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Buena Vista University, Storm Lake, Iowa
The largest freshman class in six years and a near-record number of graduate students highlight fall 2019 enrollment figures at Buena Vista.
A total of 231 freshmen were welcomed to BVU, an increase of 15 percent when compared to the 2018 freshman cohort, a university release said. Those arrivals helped push total enrollment to 733 students on campus, edging last fall’s total of 732.
“It’s an exciting time at Buena Vista University, and our freshman numbers bear that out, with students coming from 20 states and three countries to take advantage of what we offer,” BVU President Joshua Merchant said.
Total enrollment at BVU comes to 1,816 students this fall, down slightly from 1,847 last year. Those numbers account for those enrolled both full- and part-time in online programs and satellite campus sites throughout Iowa, plus those participating in graduate programs.
Wayne State College, Wayne, Nebraska
The WSC fall enrollment is 3,689 students, or 5.6 percent above the 2018 total of 3,498.
Wayne State Director of College Relations Jay Collier said the freshman/new students enrollment for the fall was 735 students, or the largest freshman class since 1995 and the third largest all-time. Collier said the total this fall shows rising numbers in the categories of freshmen, transfer students, graduate level students and international students.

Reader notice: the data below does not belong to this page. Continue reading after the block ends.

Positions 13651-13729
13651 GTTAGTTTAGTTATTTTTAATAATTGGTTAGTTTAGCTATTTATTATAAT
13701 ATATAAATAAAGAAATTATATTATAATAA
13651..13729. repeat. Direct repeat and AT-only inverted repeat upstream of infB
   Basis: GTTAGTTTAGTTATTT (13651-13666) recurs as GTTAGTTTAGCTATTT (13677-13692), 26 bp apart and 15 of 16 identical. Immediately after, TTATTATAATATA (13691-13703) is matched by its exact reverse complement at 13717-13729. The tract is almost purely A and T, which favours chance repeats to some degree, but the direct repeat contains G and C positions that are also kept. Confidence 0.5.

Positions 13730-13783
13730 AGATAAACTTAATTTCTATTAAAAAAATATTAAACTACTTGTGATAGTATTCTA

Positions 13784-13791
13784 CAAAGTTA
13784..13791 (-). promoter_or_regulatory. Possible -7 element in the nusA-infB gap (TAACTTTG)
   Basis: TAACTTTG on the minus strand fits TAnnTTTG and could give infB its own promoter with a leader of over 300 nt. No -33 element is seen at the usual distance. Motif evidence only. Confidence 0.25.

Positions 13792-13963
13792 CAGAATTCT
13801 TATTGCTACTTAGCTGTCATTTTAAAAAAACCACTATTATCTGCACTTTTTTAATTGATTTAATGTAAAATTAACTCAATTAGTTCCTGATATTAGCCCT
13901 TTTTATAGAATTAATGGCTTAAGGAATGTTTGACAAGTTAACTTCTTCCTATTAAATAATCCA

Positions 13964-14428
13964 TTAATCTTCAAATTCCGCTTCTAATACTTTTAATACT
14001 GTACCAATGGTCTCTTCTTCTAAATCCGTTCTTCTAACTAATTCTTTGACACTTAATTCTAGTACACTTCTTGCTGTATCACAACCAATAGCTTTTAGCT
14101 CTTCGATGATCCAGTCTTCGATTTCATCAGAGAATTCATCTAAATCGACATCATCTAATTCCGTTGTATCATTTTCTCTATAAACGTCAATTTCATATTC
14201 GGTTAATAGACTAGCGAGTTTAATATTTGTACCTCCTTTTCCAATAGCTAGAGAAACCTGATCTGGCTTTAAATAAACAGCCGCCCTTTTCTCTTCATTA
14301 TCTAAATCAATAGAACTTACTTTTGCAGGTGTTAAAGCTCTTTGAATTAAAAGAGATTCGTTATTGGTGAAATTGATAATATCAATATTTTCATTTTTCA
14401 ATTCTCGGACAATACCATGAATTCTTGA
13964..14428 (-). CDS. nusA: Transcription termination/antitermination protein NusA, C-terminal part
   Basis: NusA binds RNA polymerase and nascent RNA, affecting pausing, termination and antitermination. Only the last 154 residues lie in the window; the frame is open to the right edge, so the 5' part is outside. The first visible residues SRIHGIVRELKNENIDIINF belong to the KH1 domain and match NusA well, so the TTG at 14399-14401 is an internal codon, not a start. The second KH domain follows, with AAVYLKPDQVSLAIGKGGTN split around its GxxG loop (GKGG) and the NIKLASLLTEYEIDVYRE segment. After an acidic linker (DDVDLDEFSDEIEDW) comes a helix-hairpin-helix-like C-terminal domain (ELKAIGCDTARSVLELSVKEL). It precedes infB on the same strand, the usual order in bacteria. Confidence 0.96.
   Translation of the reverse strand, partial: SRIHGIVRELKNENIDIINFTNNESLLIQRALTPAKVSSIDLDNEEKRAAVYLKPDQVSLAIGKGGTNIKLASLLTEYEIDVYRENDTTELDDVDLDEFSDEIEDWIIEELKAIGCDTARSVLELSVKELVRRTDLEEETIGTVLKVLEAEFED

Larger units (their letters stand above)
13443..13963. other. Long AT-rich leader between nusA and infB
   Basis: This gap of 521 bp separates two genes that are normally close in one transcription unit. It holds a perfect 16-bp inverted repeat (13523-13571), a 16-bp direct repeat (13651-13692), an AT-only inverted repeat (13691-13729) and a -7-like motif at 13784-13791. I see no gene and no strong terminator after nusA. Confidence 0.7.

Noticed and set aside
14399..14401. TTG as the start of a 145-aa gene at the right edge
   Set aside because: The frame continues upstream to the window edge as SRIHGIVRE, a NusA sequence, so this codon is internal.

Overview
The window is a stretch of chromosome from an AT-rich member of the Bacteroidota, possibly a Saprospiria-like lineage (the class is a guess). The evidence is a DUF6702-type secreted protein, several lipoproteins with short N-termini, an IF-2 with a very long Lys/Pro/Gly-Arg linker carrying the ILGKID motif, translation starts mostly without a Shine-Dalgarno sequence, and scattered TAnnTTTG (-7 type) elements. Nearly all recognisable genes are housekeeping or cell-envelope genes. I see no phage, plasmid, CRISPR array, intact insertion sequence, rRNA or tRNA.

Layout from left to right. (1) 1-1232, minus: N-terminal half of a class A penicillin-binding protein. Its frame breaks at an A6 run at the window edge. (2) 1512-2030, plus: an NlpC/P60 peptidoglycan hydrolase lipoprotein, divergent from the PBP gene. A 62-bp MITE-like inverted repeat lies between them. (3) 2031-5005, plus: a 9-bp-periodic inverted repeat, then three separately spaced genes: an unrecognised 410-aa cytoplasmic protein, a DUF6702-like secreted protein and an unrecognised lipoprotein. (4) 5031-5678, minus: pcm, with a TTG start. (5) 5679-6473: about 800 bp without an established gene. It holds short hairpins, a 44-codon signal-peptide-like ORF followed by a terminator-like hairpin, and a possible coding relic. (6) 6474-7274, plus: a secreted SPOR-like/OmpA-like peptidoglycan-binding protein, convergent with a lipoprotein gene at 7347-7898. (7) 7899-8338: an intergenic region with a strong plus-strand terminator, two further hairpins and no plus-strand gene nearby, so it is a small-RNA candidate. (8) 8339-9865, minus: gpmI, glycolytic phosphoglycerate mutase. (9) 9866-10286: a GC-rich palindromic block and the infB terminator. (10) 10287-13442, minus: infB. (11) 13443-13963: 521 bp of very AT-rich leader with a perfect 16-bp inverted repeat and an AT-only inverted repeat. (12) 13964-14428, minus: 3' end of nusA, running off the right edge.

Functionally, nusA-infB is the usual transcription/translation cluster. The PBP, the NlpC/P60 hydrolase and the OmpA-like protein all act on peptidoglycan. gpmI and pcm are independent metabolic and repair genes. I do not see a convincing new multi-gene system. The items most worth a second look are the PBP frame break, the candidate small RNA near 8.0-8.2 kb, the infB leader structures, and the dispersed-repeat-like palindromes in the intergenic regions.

He said there has been a push of recruiting students from Caribbean nations, where they can pay the lowest in-state tuition.
"It was really fantastic for us, in terms of international students," Collier said.
University of South Dakota, Vermillion, South Dakota
USD enrolled 9,920 students this fall, down slightly from 10,066 in fall 2018. Statewide, the total headcount at South Dakota’s six public universities declined 3.4 percent over last year.
“We anticipated a slight decline in our enrollment this fall due to our consistent correlation with South Dakota high school graduates,” vice president of admissions, marketing and university relations Scott Pohlson said.
Enrollment at the USD School of Law continued to climb this year, capturing a class of 85 students, which is a 16 percent increase over last year and one of the largest classes in nearly a decade.
Briar Cliff University, Sioux City
BCU spokeswoman Suzie Fischer said enrollment is steady.
"While head count for this year is down slightly overall with 1,129 students enrolled, our graduate and professional programs did see growth," Fischer said.
Last year's count was 1,229.
Northeast Community College, Norfolk, Nebraska
The college, which has a main campus in Norfolk, extended campuses in O’Neill, South Sioux City and West Point and regional offices in Ainsworth and Hartington, reports its head count totaled 5,204 students, up 277 students from the beginning of the 2018-19 academic year.
Amanda Nipp, vice president of student services, said one area Northeast continues to see strong numbers is in the area of its early college program, which allows students the opportunity to earn college credit while still in high school.